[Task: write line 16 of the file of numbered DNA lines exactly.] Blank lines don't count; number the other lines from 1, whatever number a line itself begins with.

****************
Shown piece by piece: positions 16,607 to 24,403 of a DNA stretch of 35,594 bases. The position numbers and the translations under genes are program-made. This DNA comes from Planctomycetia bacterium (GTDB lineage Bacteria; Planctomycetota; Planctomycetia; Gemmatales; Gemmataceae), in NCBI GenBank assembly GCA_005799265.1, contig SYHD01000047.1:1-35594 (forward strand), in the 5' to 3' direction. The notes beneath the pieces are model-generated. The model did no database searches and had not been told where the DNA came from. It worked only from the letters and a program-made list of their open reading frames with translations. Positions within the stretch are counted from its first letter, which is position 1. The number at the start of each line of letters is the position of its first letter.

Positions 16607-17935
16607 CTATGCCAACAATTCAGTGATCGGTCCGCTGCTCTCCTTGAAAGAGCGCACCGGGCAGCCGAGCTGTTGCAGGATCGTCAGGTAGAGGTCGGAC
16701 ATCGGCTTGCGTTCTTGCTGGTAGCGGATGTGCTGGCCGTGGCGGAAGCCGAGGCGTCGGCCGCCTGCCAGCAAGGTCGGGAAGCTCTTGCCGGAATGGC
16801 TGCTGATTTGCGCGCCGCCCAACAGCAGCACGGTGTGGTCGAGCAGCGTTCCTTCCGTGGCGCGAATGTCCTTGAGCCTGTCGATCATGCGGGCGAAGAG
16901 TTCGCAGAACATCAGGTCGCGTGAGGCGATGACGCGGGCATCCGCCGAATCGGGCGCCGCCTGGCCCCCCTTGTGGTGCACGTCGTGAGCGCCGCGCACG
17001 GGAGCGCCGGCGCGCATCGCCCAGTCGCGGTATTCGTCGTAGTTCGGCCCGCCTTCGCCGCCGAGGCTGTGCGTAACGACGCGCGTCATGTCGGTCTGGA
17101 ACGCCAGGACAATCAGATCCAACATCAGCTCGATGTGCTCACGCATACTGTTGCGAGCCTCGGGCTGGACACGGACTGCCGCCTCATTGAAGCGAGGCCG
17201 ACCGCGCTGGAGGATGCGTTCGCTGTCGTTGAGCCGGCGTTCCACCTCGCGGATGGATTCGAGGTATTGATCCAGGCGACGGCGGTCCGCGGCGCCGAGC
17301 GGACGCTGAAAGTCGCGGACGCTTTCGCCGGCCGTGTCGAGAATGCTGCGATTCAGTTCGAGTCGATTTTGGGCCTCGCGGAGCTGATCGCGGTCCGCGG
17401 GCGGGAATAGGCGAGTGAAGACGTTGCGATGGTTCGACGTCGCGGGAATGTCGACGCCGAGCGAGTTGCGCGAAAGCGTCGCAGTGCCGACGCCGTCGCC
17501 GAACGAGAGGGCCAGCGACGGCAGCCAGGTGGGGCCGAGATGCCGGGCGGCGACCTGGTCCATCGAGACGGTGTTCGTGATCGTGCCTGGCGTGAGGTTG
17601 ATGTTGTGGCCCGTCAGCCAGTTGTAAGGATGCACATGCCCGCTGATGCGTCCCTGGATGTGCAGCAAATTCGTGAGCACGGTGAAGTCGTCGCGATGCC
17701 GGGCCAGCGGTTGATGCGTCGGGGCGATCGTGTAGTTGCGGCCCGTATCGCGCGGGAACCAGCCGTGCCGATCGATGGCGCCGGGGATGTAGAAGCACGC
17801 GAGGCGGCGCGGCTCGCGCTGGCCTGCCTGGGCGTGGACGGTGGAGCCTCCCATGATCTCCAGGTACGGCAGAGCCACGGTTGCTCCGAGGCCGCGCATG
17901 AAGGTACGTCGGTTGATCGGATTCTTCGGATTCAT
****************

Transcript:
17901 AAGGTACGTCGGTTGATCGGATTCTTCGGATTCAT